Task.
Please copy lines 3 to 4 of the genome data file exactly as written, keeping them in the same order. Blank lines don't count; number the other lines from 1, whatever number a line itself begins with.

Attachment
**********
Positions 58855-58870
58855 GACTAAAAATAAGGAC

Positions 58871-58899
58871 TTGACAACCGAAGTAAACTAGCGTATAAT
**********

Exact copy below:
Positions 58871-58899
58871 TTGACAACCGAAGTAAACTAGCGTATAAT